Jan 10, Bryn Hammond rated it really liked it Shelves: The two last essays, the title one and the ravishingly titled ‘Sorrows of the Savage Warrior’, make up his start on a work about primitive war, unfortunately lost to us. Essays in Political Anthropology. For me that one had more and hung together more, though it might just be that I came to it 1st.
He begins by undoing old answers to the question, why war? Clastres is a political anthropologist with a political answer: It is not only the effect, but the goal: In other words, primitive afqueologia is a means to a political end. It follows a “centrifugal logic” and cannot cease. War is a permanent fiolncia, active or in abeyance, and its function? As always with Clastres, political independence. For one thing, they must be in a individualistic rivalry with each other.
For another they are wedded to death. Clastres talks about the “infinite task” and the escalation of the exploit: I am led from a boast to another boast, From a feat to another feat.
Archeology of Violence
Clasfres 27, Siggi added it. I have for a long time wanted to dive into the anarchist anthropology of Pierre Clastres. Since this is a collection of articles they are not all as informative but at least two of them blew my mind one on Ethnocide. The introduction was so full of jargon I eventually skipped it and I also skipped his criticism on Marxist anthropology, simply since it wasn’t giving me anything.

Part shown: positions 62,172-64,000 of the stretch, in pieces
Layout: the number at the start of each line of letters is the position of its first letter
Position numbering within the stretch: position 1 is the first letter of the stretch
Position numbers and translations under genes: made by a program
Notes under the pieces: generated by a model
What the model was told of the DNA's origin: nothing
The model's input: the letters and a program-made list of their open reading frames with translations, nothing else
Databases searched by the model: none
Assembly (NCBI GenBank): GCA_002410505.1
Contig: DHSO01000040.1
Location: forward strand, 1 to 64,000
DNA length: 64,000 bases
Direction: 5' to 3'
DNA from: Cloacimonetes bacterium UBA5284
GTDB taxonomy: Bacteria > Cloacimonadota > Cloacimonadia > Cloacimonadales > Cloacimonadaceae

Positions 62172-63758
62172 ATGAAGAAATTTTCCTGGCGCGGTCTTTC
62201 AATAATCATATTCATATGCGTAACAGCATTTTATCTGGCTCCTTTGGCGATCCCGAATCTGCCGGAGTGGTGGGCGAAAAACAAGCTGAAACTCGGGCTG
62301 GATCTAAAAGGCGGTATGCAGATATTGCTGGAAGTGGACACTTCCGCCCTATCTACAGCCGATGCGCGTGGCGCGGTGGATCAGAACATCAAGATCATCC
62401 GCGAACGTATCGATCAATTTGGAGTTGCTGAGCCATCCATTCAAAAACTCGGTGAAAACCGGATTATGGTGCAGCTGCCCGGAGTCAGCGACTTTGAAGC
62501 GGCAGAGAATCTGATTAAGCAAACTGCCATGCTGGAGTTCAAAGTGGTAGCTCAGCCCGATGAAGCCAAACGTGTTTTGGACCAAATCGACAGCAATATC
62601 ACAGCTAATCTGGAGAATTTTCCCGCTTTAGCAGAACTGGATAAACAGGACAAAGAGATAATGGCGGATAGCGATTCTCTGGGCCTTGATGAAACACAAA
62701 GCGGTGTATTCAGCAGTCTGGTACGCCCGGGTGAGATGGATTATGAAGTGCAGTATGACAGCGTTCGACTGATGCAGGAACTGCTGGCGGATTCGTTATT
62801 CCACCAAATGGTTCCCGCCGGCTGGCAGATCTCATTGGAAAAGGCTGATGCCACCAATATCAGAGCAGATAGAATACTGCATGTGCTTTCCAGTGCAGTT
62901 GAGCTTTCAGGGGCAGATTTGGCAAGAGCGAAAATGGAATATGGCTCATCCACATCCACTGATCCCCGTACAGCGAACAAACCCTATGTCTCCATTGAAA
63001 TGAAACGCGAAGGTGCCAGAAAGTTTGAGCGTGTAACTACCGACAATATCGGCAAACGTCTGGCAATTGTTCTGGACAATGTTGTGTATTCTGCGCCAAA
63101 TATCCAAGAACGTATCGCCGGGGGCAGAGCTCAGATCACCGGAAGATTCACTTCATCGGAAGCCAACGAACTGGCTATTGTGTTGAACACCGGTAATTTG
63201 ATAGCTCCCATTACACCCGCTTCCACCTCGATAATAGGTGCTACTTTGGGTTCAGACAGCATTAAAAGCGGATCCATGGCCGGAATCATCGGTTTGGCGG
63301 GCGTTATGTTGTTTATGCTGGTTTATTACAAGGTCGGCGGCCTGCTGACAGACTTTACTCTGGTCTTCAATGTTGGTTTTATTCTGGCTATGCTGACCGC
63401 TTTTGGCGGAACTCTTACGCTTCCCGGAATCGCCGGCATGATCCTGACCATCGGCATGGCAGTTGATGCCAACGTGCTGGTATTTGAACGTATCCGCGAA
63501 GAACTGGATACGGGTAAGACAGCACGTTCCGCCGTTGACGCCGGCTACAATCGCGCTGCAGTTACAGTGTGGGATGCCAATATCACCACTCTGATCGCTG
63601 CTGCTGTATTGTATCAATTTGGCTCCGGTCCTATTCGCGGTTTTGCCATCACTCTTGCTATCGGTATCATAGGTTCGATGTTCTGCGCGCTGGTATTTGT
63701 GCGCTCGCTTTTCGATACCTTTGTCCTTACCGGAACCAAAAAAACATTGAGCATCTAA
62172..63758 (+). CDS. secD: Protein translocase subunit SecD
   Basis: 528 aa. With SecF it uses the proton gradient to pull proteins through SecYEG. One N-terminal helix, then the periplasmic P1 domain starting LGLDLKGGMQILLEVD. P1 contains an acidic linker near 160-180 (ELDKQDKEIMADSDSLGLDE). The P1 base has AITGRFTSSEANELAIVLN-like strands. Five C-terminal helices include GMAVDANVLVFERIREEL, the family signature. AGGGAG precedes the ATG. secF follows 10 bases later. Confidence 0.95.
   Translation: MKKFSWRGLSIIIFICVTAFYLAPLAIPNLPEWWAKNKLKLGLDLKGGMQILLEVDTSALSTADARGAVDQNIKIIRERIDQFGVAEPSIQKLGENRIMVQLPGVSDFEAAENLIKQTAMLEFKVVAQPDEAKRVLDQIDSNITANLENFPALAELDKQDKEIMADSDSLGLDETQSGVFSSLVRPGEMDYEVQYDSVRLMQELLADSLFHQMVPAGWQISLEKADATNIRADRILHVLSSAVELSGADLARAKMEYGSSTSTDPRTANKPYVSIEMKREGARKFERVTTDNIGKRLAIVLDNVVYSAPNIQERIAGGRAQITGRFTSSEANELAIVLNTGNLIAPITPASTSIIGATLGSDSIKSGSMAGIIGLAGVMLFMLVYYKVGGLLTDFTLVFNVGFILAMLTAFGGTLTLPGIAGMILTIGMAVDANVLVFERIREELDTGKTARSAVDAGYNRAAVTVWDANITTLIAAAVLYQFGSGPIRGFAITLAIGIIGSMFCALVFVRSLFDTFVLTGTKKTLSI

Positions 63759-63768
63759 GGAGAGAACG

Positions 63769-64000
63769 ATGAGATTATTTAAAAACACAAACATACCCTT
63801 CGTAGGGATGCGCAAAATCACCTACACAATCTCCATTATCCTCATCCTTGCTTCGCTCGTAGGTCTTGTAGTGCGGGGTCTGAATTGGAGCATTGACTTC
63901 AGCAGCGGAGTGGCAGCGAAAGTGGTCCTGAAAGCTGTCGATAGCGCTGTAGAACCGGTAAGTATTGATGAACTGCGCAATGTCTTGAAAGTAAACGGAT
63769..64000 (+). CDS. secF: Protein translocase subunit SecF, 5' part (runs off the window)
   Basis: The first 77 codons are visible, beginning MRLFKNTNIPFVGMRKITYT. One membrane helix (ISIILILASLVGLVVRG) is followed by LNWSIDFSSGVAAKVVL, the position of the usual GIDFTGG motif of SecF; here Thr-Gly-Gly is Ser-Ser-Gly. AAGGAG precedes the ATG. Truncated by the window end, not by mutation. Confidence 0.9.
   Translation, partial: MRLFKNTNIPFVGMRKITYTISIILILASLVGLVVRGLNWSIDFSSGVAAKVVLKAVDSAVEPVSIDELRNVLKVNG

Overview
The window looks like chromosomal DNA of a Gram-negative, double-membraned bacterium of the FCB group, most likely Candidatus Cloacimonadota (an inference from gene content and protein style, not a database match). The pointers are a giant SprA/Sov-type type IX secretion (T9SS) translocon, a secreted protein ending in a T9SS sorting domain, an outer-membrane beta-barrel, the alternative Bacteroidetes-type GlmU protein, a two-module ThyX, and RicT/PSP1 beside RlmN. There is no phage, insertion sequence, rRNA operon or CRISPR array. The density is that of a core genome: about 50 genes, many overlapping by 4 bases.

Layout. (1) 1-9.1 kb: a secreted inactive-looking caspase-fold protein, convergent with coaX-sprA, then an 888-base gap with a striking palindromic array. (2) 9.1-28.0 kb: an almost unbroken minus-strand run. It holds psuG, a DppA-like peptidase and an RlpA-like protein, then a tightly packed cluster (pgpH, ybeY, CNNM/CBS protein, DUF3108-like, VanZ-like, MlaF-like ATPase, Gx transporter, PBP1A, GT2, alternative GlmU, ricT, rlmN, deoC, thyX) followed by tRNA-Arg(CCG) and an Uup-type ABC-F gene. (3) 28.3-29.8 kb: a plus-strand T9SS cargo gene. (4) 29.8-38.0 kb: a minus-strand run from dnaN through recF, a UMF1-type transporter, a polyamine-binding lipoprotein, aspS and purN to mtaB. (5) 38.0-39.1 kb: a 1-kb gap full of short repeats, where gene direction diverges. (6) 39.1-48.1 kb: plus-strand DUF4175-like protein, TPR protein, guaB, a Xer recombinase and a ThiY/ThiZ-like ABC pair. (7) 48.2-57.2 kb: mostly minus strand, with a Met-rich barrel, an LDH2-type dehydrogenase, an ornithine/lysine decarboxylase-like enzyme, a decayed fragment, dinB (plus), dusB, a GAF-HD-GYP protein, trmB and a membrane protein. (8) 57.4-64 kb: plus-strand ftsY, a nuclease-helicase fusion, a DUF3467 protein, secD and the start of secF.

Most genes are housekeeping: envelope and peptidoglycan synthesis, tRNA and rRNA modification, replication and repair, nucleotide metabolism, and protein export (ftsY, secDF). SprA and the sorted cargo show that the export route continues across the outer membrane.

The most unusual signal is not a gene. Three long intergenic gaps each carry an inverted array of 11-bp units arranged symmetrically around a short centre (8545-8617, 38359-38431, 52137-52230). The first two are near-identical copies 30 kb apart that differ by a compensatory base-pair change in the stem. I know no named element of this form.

Since I am reading political anthropology to get a clearer anarchist view on the development of state and other insti I have for a long time wanted to dive into the anarchist anthropology of Pierre Clastres. Since I am reading political anthropology to get a clearer anarchist view on the development of state and other institutionalized hierarchy I know that Clastres is a pioneer and important, and quite readable also.
Jul 15, Heike rated it really liked it. Now I might not always agree with Clastre’s anarchist leanings, raqueologia he is such an interesting read as academic books go and he is co-guilty of enticing me into choosing social anthropology as a discipline.